When I was a kid, my best friend/next-door neighbor had three younger brothers; their house was always a fun place to play. A common activity involved standing at the top of the lower flight of bare-wood steps and seeing if you could jump all the way to the landing at the bottom. Amazingly, I don’t recall anyone ever getting hurt.

I hadn’t thought of those shenanigans for years — until I saw a new study published Monday morning in the journal Pediatrics that tallies stair-related injuries among little kids.

According to the federally funded research, the number of serious stairs-related injuries among kids under 5 declined by 11.6 percent between 1999 and 2008, and most injuries related to stairs weren’t serious enough to require hospitalization.

Drawing on data from the National Electronic Injury Surveillance System of the U.S. Consumer Product Safety Commission, the study estimates an average of 93,189 trips to emergency departments for stair-related injuries per year among kids under 5 during that time. But that number actually declined from 101,335 cases in 1999 to 89,619 in 2008.

Injuries included everything from soft-tissue damage (such as bruises), cuts and puncture wounds to bone fractures. More than 97 percent of injured children who were taken to emergency departments were discharged and sent home instead of being admitted to the hospital.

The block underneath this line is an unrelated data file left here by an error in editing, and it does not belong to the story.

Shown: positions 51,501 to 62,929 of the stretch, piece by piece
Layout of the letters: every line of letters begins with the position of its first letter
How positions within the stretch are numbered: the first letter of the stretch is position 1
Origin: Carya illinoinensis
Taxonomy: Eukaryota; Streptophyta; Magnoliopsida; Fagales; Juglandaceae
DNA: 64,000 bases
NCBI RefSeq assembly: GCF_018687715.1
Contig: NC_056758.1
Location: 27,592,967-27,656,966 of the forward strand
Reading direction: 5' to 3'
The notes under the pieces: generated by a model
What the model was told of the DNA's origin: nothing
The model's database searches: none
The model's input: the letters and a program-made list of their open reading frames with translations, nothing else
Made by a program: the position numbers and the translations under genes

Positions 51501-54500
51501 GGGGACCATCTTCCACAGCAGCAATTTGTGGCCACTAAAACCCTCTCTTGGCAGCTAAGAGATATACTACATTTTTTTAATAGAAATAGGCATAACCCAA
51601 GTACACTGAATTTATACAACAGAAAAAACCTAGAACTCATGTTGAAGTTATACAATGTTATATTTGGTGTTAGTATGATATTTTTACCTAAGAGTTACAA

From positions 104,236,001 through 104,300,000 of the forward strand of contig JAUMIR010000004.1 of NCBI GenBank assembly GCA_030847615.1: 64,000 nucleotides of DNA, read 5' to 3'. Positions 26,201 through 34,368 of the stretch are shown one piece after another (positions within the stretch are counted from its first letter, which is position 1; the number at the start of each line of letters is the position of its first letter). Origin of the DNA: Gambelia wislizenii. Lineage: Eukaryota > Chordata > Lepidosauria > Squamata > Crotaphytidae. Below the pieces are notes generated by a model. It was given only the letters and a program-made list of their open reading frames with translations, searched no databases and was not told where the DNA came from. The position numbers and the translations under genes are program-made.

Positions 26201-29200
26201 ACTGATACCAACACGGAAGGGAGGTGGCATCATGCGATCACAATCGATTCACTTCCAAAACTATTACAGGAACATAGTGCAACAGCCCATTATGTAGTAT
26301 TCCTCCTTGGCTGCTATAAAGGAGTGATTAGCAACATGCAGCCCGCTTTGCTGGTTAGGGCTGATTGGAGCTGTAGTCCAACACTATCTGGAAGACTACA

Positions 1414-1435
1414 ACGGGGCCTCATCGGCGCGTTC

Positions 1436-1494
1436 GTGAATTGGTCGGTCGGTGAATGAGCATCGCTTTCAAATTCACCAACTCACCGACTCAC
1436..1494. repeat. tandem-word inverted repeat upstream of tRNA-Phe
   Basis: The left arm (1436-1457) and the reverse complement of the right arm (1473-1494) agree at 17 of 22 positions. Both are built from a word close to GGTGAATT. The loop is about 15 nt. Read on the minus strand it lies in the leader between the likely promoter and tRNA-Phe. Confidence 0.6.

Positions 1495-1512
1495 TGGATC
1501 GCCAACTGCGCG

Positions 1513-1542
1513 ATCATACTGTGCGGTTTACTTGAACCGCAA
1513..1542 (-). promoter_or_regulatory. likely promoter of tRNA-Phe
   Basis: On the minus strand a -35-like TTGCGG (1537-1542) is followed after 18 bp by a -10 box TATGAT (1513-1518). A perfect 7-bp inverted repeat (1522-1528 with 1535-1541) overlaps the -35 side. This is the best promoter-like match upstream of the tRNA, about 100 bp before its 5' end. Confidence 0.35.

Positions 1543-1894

Probably the most interesting detail to emerge from the study was the fact that more than a quarter of serious injuries among children under 1 year old occurred when the child was being carried down stairs by a caregiver. Those injuries tended toward the more serious, as they typically involved an adult’s body falling on top of a child’s body.

Four-year-olds were more likely than younger kids to be injured when jumping down stairs (!), and more than 14,000 injuries were associated with that behavior. Riding wheeled toys down stairs led to many kids’ injuries, too.

The study notes that in the mid- to late 1990s, the use of baby walkers came into disfavor. As fewer parents have used those devices, fewer stair-related injuries have resulted from their use. Still, 1,352 such injuries occurred in 2008.

The study concludes with a call to action: Parents need to be educated about stair-related hazards and should discourage kids from playing on or near stairs. They definitely should stop using baby walkers, which, as the study notes, serve no useful purpose and can even hinder a child’s development, stairs or no stairs. Staircases should be kept clear of objects that people can trip on, and attention should be paid to the spacing of steps to minimize the likelihood of misstep. Adults should limit their practice of carrying kids up and down stairs and should never carry something else in addition to the child; that spare hand should be firmly gripping the stair rail. Kids themselves should be discouraged from carrying objects up or down stairs. And they definitely shouldn’t ride their bikes down the stairs.

Or, for that matter, jump from the top step.